The decision to watch or not watch NBA basketball, by relieving contrast, requires no calculus at all, no thinking toward the existential. Watching a sport is no fun when it feels like eating vegetables or performing some capital-N Necessary duty. The Dream-Sun game itself was nice, but the chase was not enjoyable. For that reason, I confess to being the nihilist WNBA fan who spends hardly any time convincing other people to try it. Following the league being the slog it often is, to hack away at the problem one apathete at a time feels unproductive.
But mindlessness is not entirely a virtue. One person’s indifference can certainly matter, because in aggregate, it can lead to outcomes like this very website’s “WNBA” category page being populated with nothing but a “Coming soon!” message, four days into its existence.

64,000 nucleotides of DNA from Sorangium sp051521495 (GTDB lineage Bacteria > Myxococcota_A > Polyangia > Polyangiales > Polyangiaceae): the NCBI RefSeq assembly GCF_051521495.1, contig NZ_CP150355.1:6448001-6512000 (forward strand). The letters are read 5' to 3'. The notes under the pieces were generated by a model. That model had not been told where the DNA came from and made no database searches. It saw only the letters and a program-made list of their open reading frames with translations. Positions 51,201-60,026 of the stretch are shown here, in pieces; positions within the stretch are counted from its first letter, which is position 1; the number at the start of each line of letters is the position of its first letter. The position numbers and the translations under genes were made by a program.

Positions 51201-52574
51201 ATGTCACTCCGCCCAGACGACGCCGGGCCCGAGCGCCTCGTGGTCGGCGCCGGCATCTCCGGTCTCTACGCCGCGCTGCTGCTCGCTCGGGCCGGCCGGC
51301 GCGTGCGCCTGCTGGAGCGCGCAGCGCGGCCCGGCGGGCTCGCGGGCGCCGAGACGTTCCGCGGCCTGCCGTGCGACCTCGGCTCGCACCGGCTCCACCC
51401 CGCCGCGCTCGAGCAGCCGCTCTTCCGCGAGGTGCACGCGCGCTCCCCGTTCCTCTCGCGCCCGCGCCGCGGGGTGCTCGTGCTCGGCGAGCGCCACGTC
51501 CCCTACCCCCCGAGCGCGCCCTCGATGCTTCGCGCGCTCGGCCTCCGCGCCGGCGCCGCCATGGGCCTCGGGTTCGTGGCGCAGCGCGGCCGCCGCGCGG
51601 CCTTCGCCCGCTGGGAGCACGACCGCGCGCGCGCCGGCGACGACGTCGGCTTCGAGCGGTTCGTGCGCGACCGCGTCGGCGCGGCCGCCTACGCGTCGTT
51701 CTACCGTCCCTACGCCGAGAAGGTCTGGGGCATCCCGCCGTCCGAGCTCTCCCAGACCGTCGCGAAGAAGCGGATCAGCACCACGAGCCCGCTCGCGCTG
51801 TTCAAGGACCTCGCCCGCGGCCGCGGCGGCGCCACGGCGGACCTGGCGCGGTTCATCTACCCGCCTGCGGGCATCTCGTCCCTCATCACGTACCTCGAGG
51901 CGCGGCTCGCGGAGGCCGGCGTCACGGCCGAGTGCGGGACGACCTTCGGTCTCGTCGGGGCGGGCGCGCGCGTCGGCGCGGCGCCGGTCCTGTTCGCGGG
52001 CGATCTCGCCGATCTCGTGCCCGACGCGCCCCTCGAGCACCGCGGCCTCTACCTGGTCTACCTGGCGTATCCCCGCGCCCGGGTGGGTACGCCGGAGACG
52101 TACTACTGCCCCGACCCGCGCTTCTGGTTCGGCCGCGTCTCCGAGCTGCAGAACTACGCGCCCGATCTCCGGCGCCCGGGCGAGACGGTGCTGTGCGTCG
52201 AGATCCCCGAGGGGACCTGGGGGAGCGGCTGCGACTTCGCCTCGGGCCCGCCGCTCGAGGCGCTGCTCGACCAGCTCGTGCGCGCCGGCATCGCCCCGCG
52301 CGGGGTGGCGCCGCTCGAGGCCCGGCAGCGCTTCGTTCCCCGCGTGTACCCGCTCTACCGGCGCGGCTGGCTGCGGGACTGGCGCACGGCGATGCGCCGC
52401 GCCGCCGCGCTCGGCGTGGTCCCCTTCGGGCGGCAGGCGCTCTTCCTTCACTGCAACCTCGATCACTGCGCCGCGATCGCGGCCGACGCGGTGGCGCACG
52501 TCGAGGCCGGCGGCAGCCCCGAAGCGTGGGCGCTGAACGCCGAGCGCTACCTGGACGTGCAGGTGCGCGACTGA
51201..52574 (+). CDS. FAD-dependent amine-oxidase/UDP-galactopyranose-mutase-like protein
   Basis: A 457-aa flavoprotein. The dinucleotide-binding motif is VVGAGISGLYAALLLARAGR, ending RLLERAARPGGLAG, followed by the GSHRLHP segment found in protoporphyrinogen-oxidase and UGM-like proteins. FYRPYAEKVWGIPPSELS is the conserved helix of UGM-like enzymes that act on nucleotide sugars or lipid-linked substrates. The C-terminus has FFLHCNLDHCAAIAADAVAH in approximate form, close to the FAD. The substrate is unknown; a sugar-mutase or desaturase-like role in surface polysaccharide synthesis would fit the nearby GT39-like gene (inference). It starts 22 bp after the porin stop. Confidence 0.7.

When women’s sports are structured such that the ways to approach them feel limited to poles of obsession and indifference, it’s not unreasonable to absolve the average person from paying attention. But the structural problems that keep women’s sports on the fringes are nothing more than the result of decisions being made by large groups of these very same average persons. The precarious existence of the WNBA and its individual teams exists in a feedback loop with depressed fan interest, and breaking that loop will at some point require individual decisions adding up to shifts in institutional priorities. It will require Adam Silver to stop meekly scratching his head about why not many young women are watching WNBA games, and start spending the resources necessary to firmly ensconce the league, its teams, and its players as permanent fixtures in the minds of young American sports fans. It will require media companies, like this one, to make the effortful choice when it comes to covering women’s sports. That’s effort not to be resented, but to be spent freely and sincerely, the same way this site might approach anything else.